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Windows 10 is still sending data to Microsoft, even if you don’t want it to

Question asked by kingfish on Dec 13, 2018
Latest reply on Dec 18, 2018 by pokester

When Microsoft first launched Windows 10 a few years ago, users quickly discovered that the operating system would collect and send data about them back to Microsoft unless explicitly told not to.

In the years that followed, Microsoft created a Privacy Dashboard that would let all Windows 10 users better manage their privacy settings and prevent data from being sent to Microsoft’s servers. A new report now reveals that Microsoft may still be collecting some data from your Windows 10 device, even if you thought it wasn’t.

A Redditor noticed that Microsoft was still receiving Activity History data even though the setting was disabled on his machine. As ZDNet explains, Activity History is a crucial feature that makes the new Timeline feature work.

With Timeline, released as part of the Windows 10 April 2018 Update, Windows users would be able to resume their activity on other devices and scroll back in time on specific apps and see website activity from the past. Naturally, someone would have to log that data to make it readily available to users — and that someone happens to be Microsoft — in order for Timeline to work across devices.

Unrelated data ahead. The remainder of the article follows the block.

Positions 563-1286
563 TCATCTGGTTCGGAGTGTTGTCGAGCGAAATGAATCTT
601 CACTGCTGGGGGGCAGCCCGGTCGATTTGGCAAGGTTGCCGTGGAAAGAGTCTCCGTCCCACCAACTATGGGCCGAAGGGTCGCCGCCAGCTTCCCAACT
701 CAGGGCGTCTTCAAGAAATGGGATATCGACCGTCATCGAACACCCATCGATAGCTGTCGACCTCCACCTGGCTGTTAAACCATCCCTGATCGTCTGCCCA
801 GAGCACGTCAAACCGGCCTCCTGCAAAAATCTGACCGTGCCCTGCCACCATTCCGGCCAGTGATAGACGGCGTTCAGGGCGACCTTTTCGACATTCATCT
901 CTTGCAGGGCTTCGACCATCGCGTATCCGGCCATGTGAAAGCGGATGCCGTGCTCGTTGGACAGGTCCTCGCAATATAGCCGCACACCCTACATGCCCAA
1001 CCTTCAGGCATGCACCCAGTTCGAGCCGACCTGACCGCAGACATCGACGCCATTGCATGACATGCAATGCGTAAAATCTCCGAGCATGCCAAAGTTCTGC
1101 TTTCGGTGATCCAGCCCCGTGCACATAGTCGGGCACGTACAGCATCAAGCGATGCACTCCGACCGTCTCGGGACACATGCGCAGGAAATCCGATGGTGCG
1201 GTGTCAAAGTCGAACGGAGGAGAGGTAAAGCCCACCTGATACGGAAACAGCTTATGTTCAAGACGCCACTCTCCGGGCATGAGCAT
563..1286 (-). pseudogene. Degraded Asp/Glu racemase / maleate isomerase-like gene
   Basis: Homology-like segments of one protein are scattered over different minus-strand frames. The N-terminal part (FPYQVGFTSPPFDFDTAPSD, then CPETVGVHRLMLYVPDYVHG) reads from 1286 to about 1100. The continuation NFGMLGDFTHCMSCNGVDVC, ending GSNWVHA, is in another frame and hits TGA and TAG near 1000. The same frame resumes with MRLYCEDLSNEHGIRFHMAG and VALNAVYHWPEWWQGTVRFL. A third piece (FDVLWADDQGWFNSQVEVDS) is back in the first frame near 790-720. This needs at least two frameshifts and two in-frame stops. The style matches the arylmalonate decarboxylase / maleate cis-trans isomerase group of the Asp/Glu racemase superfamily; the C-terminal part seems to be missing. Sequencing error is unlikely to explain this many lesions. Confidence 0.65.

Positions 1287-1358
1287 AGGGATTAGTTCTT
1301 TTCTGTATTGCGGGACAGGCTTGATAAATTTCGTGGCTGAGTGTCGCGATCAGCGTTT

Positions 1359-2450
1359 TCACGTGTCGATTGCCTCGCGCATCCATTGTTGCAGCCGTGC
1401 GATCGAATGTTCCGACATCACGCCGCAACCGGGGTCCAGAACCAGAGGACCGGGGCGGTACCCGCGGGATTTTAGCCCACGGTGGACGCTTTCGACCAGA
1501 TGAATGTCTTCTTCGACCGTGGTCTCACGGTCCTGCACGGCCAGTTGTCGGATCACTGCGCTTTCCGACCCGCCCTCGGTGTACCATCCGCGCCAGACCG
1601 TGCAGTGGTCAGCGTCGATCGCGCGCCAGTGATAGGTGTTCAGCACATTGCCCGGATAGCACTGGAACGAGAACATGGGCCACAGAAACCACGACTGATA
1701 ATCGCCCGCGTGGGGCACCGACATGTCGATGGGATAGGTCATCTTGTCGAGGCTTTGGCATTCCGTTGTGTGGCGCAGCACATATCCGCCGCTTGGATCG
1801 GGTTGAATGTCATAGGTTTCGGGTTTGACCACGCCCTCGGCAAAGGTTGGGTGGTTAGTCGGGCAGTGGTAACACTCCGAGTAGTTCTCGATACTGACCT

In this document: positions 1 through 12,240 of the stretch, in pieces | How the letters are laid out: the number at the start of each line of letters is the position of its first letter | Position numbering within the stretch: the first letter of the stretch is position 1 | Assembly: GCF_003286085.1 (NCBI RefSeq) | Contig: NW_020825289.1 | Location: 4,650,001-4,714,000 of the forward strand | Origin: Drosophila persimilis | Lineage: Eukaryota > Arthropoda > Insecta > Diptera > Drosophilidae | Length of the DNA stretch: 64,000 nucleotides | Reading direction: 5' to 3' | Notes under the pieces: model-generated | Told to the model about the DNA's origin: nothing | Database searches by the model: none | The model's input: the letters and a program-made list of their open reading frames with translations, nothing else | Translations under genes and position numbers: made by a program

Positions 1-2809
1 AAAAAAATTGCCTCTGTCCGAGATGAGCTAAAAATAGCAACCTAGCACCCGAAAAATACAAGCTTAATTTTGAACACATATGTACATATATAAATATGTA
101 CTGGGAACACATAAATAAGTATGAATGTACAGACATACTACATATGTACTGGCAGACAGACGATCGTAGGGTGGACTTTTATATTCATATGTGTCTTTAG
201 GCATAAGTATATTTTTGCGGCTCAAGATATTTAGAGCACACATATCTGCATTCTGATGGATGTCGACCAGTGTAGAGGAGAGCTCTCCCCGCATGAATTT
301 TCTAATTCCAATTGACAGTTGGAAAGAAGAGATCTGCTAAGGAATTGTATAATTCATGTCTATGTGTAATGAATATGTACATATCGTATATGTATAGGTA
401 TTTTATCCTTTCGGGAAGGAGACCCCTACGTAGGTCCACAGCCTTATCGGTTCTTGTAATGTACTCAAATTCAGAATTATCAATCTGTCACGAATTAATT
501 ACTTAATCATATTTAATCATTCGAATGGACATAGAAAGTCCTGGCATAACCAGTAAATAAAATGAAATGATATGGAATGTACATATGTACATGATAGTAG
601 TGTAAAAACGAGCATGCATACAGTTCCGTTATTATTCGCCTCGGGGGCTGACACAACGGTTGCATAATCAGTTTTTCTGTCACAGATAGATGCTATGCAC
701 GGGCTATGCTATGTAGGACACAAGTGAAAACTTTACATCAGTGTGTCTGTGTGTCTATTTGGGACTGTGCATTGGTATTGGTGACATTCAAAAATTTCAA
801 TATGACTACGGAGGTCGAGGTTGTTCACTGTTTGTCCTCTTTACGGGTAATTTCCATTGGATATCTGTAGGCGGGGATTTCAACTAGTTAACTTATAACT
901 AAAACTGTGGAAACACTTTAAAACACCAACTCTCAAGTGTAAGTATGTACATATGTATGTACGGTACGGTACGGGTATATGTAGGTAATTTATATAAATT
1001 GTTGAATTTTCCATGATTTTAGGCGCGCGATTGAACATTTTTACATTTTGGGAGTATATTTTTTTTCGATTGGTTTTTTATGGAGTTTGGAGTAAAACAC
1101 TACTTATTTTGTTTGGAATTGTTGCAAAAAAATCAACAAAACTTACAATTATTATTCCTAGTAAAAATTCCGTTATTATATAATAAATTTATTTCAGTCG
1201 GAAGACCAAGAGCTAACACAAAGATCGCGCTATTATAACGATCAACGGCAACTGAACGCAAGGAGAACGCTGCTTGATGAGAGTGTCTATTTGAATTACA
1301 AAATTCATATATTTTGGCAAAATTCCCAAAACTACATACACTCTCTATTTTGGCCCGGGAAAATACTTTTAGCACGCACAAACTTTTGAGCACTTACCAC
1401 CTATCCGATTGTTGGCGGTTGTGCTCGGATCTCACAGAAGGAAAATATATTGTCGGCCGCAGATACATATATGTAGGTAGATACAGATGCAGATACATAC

Windows 10 users, however, have the ability to disable the “Send my activity history to Microsoft” option in Activity History. But even if that box stays unchecked, apps and browsing data will still appear in the Privacy Dashboard in the Activity History section.

There is one explanation for the issue, HowToGeek says, and also a fix. The Windows 10 diagnostics data collection is set to Full by default instead of Basic. That’s how your activity reaches Microsoft’s servers, and that’s also how you can prevent it.

In other words, Windows 10 may indeed still collect data about you without your permission, but it’s all because Microsoft apparently failed to inform users how these data collection programs work, and how they’re connected. Hopefully, future versions of Windows 10 will prevent this privacy-infringing behavior.

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